Wednesday, June 13, 2012

Orphanage Visits: Let Me Sow Hope

Children outside an orphanage we work at
There are two questions every single Lighthouse Project adoptive family asks me before traveling to Russia: When will we get our child, and will we be allowed to see the orphanage? Almost as primal as the ache to hold their new son or daughter in their arms is the desire to understand where that child has come from.

Next to meeting my own two kids, the highlight of my first-ever trip to Russia was visiting the orphanage where they lived. Words, even photos, are powerless to convey the frigid hopelessness that pervaded that warehouse of children's souls. Seeing the kids swarm around our car when we arrived, the rows of toddler beds filled with tiny figures sleeping as a caretaker stood watch, my daughter's tear-stained face as she sat at her desk in the orphanage school, and the kids who watched out a cafeteria window as we departed were haunting. The need there defied description, so seeing it personally was life-changing, and intensely motivational.

My son-to-be dejectedly shows us his bed
in the orphanage right before we left him at
the end of our first trip to Russia.

Since our group trips to Russia began nearly three years ago, I've prayed we could use orphanage visits to show our American travelers where our kids are from, and the bleakness of their existence. I dreamed of the joy every participant would experience as they brightened those sad lives with humanitarian aid like bikes, books, and toys. I knew our visiting families could make a difference, and that they'd want to, if only they could see what I'd seen.

Kids standing at attention in an orphanage

Finally, we have that precious opportunity. This July 9-16, in addition to spending time visiting with and comforting adoptable children as in all trips past, we'll take some time to tour the orphanages they've come from, and to leave behind a little cheer. My heart leaps as I imagine what we can do together, and how even a little of our abundance and blessing could transform the lives of orphans.

        Lord, make me an instrument of your peace.
        Where there is hatred, let me sow love.
        Where there is injury, pardon.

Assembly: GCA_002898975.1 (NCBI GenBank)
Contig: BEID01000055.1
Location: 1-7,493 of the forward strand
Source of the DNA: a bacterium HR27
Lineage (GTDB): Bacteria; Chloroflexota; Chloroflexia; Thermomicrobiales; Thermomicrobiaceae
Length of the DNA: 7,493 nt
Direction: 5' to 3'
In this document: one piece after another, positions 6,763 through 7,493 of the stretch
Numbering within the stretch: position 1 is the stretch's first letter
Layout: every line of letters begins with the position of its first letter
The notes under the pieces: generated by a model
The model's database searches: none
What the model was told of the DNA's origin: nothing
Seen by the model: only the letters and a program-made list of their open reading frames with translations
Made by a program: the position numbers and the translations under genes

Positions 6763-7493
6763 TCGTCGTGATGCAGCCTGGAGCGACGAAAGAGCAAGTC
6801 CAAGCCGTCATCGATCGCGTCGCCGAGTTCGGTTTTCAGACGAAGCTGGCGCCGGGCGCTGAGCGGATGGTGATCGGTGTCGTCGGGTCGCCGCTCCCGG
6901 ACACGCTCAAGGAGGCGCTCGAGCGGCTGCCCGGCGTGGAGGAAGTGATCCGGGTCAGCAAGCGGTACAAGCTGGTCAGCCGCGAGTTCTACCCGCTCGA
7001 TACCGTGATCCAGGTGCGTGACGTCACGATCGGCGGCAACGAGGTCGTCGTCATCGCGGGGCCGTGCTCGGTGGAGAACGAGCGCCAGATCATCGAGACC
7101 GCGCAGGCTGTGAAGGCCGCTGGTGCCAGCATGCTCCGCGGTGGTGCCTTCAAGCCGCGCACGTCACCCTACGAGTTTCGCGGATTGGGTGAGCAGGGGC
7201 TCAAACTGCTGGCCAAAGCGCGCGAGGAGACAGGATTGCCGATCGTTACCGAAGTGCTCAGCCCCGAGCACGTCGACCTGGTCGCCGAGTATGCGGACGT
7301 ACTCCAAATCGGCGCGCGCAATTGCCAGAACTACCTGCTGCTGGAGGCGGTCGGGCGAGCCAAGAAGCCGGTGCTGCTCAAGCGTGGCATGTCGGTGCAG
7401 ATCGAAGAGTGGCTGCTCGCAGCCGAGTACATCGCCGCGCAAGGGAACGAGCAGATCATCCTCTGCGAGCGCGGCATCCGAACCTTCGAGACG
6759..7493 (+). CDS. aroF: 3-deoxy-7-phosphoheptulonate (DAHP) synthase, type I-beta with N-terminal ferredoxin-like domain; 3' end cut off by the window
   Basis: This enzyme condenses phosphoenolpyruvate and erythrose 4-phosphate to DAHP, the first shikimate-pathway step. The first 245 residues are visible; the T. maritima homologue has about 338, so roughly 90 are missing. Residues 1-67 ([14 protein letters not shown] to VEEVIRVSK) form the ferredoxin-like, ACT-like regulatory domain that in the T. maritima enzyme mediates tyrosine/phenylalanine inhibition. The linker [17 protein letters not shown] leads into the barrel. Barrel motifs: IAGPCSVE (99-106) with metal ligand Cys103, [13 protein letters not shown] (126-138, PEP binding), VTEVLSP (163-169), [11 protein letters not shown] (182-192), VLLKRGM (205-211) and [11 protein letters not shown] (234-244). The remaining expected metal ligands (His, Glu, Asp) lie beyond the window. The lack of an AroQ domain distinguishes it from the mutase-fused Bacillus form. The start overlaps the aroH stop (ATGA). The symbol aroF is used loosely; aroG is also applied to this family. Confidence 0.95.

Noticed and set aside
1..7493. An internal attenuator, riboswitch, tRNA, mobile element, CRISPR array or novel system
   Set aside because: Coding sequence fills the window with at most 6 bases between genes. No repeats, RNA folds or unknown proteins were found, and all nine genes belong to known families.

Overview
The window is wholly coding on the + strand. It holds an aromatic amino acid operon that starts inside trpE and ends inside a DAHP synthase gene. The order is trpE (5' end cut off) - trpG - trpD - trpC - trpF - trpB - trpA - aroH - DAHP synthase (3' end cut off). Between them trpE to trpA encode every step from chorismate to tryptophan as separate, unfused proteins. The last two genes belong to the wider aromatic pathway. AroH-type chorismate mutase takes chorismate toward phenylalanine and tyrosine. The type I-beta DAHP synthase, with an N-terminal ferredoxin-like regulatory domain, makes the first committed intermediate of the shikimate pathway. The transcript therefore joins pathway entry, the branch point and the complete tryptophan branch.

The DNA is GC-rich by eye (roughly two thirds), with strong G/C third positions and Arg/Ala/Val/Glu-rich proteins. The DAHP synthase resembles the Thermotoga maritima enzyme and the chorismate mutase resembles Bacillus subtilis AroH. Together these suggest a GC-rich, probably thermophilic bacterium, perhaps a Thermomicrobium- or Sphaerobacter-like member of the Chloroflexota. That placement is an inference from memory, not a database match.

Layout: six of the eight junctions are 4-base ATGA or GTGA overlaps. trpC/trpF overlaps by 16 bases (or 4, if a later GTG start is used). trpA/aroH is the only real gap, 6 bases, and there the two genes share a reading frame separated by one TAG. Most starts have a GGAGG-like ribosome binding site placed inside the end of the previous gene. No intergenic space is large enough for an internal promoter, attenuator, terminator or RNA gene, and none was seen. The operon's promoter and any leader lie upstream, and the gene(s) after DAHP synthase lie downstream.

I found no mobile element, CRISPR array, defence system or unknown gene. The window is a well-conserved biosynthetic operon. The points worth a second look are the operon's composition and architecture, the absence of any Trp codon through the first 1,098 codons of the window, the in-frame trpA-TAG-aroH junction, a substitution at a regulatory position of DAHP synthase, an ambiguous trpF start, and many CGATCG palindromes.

Where there is doubt, faith.
        Where there is despair, hope.
        Where there is darkness, light.
        Where there is sadness, joy.

        O Divine Master,
        grant that I may not so much seek to be consoled, as to console;
        to be understood, as to understand;
        to be loved, as to love.
        For it is in giving that we receive,
        It is in pardoning that we are pardoned,
        and it is in dying that we are born to eternal life.


        (Attributed to St. Francis of Assisi)

You shouldn't miss this once-in-a-lifetime experience; there's still time to sign up! For more information, call me at (616) 245-3216. I'd be tickled to hear from you, and thrilled to have you join the rest of the group and me!

Click here to Tweet about visiting Russian orphanages!


  1. Two of my close friends adopted three boys from Poland a few years ago (all brothers), and they have never been happier. It was a long hard process, though.

    But what a wonderful experience they have now, riding bikes through their neighborhood, floating the Guadalupe with my family, and teaching these wonderful boys about life and faith and work.

    Thanks for connecting with The High Calling recently. And welcome to the site!

  2. Marcus, thank you!

    As an adoptive mother of four children (Guatemala, China, and Russia), I couldn't agree more. My adoptions were challenging, but three of the best things we have ever done.

    And I would gladly do them all over again.


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